Dance show explores transition
Through movement and creative expression, Scott Stafford said he has learned to develop his own sense of home and belonging.
As a dancer in three of the four original pieces showcased in Dance is the Answer, a Department of Theatre dance production that focuses on redefining the concept of home and exploring what it means to fit in, the interdisciplinary humanities junior said he was forced to closely examine his current living situation and ponder its significance in his life.
“Being a junior in college, you’re in such a transitory place, and you’re transitioning between the home you grew up in and the home you create (at school),” Stafford said. “(Dance is the Answer) really makes you reflect on it.”
The repertory dance concert, which features about 20 students, opens at 8 p.m. Tuesday in the RCAH Theatre and will run until Sunday.
Rehearsals for the production began in September, and performers have been working closely with two guest artists, Director of Dance/MetroDC Peter DiMuro and co-founder of Underdog Dance Project Heather Vaughan-Southard.
Sherrie Barr, an associate professor in the Department of Theatre and the show’s director, said she selected these two choreographers because she knew they would be willing to work collaboratively with students and contribute to their learning process.
“When student dancers work with a guest choreographer, even though it’s not a class, they’re still learning about choreography and the art form,” she said.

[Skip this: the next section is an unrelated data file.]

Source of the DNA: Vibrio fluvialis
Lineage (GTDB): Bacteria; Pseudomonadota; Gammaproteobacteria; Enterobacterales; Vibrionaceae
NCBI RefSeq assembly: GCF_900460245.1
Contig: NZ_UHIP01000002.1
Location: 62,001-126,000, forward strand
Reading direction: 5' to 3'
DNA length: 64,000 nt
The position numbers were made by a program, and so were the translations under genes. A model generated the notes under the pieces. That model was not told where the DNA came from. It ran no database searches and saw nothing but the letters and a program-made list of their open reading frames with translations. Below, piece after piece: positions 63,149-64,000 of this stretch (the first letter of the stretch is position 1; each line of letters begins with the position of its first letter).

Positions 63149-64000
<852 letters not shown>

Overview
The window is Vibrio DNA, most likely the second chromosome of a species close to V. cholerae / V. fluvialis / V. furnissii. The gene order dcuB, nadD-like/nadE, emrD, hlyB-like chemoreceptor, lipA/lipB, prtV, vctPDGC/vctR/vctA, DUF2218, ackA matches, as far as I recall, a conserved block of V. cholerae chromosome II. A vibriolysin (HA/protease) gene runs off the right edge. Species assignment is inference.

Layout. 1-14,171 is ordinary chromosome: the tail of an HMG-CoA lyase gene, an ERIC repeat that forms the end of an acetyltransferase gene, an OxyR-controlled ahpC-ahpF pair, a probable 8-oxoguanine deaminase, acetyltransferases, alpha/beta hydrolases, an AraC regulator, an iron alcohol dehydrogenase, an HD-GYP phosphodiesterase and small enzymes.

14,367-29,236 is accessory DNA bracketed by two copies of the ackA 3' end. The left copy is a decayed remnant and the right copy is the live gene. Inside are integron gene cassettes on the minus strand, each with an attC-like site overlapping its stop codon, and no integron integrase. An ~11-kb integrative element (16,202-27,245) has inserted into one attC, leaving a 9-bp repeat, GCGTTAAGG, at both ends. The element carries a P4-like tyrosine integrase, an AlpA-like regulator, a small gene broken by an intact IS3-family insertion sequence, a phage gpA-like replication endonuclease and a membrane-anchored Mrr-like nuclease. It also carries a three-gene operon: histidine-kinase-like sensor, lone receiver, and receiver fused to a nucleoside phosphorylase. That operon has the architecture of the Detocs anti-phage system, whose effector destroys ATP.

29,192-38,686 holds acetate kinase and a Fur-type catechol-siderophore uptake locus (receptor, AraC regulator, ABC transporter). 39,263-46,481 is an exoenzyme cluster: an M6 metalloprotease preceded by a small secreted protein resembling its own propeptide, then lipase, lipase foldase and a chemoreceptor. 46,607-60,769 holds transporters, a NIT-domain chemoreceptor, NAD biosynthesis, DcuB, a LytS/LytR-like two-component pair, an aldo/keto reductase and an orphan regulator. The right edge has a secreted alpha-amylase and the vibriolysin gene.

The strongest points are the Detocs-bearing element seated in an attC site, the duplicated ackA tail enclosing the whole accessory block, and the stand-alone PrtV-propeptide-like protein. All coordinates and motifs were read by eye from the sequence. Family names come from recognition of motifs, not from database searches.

Psychology junior Kaity Sinke said although the rehearsal process for this show was strenuous, the experience was worthwhile because it took her outside of her comfort zone and helped her grow as a dancer.
“The way we choreographed these pieces is very abstract and different,” she said. “It was a challenge — but a fun challenge.”
When working with DiMuro on the dances, Sinke said the choreographer would have her and the other dancers think of objects in their rooms at home to help them relate to the show’s theme and draw them with their bodies.
“We would think of parts of our home, and (DiMuro) would take those movements and mash them together and make up the dance,” she said.
Barr said dance should convey a strong feeling audience members can connect with, and she wanted that to be portrayed in her show.
“We might not even understand how it’s speaking to us, but it can make us feel things,” she said. “It can stir up a memory or a feeling, and I think that’s important for the human soul.”
Stafford said because the show’s theme deals with such a relatable and personal concept, it was easier for him to put more of himself into his performance.
“You can’t fake it,” he said. “If you fake what you’re moving, it’s going to read as fake. You have to be really honest with yourself, and sometimes that’s hard.”
Stafford said he doesn’t think he is the only one who will understand the theme, and he expects audience members will be touched by what they are presented.
“I think it’s a theme that everyone can relate to,” he said. “I think if you come to the show, you can relate to it, (and) you’ll be able to see yourself in the dancers and in the movement.”